They Survived an Avalanche, Then Had to Survive the Night

2 climbers in New Zealand's Remarkables mountain range built a snow cave
By Arden Dier,  Newser Staff
Posted Jul 29, 2022 8:42 AM CDT
Getting Buried in an Avalanche Was the First of Their Troubles
Double Cone (7,568 feet) is the highest peak in the Remarkables Mountain Range, clearly visible from Queenstown, New Zealand.   (Wikimedia Commons/Bernard Spragg)

Two climbers were caught in an avalanche on a mountain in New Zealand—and that was just the start of their troubles. The 20-something males were finishing up a three-day climbing adventure in the Remarkables mountain range when they awoke Tuesday to find their tent buried in fresh snow, per Stuff. After packing up, they decided to try to walk out of the area, only to trigger an avalanche that carried them 20 yards downslope and left them partially buried. Equipped with shovels, the men were able to dig themselves out uninjured, per the Otago Daily Times. Then came the whiteout.

They retreated to their camp site and called for a rescue, realizing there was no way they could make it out on their own without causing another avalanche. But the blizzard prevented two rescue attempts by helicopter, meaning the men would need to wait out the night. "When storms come out it can be a pretty inhospitable place," Wakatipu Alpine Cliff Rescue team coordinator Russ Tilsley tells the Guardian. But the duo "were in good spirits," and rather than set up their wet tent, "decided to build a snow cave" next to a large boulder, removing them from what would have felt like 10-degree weather and putting them into temps closer to 32 degrees. The men had run out of fuel for their stove, preventing them from melting snow to drink, but they did have "maybe 10-15 muesli bars," Tilsley notes.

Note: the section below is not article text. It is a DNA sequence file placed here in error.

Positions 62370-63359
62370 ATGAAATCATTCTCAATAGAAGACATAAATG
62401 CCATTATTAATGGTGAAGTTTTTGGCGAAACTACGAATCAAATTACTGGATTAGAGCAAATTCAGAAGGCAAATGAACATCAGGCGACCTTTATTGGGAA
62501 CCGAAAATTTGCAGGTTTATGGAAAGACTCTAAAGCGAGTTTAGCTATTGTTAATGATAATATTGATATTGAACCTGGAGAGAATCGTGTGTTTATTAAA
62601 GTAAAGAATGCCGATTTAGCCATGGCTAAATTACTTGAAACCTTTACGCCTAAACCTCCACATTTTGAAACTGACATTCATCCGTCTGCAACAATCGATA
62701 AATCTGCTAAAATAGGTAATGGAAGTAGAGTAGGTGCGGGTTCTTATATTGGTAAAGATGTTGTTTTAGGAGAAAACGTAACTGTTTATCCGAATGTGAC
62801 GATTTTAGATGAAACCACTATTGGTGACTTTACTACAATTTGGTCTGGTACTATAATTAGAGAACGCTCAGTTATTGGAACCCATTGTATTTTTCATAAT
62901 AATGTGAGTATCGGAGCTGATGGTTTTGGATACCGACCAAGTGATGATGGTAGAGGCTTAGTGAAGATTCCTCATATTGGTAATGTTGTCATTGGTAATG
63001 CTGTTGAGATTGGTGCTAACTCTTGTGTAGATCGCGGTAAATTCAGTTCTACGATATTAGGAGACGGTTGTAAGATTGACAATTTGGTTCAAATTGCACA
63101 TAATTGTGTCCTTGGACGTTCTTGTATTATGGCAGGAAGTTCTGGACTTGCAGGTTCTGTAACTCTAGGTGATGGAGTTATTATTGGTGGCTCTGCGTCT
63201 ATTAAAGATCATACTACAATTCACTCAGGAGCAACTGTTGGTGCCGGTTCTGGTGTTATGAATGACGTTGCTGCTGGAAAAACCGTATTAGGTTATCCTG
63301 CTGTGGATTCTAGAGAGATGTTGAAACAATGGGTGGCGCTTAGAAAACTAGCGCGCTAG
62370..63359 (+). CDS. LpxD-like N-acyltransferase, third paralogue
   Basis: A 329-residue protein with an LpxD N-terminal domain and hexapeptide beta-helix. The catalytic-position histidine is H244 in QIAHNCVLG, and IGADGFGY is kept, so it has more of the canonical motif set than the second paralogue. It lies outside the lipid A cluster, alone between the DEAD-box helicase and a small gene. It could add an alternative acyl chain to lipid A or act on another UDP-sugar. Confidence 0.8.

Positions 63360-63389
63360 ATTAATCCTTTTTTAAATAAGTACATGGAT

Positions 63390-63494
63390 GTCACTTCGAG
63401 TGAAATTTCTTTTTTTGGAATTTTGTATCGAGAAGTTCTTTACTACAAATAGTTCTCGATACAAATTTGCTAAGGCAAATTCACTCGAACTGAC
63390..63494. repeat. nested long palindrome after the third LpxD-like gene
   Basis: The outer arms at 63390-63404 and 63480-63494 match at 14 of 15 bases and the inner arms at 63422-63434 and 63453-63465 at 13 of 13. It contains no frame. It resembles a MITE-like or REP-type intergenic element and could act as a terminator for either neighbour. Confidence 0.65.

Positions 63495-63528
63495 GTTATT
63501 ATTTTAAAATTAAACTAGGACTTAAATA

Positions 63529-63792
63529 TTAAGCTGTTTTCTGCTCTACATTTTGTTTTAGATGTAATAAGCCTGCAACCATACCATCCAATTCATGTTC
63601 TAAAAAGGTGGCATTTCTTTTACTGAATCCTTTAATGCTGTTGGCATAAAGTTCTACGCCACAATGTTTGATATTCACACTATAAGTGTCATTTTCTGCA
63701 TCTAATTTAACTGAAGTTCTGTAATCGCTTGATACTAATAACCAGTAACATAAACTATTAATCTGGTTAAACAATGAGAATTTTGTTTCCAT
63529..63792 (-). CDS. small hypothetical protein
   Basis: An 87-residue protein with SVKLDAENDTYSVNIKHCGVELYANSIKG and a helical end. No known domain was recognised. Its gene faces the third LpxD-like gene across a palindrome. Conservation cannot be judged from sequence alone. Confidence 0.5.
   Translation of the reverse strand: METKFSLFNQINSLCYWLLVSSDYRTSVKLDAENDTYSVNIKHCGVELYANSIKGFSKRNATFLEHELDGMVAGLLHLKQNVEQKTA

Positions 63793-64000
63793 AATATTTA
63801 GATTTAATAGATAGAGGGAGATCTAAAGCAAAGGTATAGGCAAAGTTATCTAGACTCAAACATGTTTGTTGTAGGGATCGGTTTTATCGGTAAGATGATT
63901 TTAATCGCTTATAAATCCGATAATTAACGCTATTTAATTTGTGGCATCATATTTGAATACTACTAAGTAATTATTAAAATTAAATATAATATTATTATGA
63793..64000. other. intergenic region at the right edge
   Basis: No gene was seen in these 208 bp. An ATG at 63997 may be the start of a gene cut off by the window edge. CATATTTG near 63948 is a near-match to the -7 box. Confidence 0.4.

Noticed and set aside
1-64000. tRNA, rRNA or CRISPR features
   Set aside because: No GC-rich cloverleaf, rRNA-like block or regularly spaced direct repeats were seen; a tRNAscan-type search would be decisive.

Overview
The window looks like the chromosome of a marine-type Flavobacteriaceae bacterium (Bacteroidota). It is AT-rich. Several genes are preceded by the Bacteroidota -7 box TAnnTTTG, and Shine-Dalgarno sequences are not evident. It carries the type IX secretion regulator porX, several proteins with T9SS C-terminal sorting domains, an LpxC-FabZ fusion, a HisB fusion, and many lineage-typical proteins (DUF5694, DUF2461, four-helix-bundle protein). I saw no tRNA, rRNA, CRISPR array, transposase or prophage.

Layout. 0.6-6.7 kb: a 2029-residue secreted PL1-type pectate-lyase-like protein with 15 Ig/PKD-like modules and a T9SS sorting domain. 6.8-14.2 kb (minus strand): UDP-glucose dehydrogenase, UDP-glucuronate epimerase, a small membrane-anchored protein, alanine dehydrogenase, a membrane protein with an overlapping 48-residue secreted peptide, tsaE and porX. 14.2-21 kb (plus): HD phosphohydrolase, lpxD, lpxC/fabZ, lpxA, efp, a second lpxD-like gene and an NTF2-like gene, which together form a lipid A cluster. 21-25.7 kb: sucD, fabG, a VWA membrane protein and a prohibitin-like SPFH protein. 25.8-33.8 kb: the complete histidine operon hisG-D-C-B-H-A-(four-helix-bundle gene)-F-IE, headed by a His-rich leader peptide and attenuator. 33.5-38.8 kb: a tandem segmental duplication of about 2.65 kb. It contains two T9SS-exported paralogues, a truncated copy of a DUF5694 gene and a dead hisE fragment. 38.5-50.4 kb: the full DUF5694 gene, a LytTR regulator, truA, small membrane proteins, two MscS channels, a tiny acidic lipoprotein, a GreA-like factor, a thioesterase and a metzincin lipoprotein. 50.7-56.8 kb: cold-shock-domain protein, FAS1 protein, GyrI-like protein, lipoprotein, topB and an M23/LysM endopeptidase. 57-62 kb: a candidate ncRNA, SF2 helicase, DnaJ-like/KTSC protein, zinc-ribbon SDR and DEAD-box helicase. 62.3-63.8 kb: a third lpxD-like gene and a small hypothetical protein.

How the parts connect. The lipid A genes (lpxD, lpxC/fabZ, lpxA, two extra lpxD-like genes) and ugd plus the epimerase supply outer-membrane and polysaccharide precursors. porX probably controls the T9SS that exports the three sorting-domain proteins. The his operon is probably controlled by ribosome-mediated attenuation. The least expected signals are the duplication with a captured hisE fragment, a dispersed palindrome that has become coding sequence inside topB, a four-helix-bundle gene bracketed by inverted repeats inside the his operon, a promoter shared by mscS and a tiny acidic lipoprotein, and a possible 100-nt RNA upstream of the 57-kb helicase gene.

A helicopter was again prevented from reaching the pair on Wednesday morning but managed to drop a rescue team more than 1,000 feet below their position. "The weather was bloody awful," team member Derek Chinn tells Stuff. "You couldn't see a damn thing." The team finally reached the duo around 10:45am, per the New Zealand Herald. The weather then cleared enough for extraction. The climbers "were a little bit shaken, a bit damp more than anything else, and they were pretty humble," Tilsley tells the Guardian. But "they were lucky." Had they been another 50 to 100 yards into the avalanche flow, rather than on the edge of it, "they probably would have been dead." (More rescue stories.)

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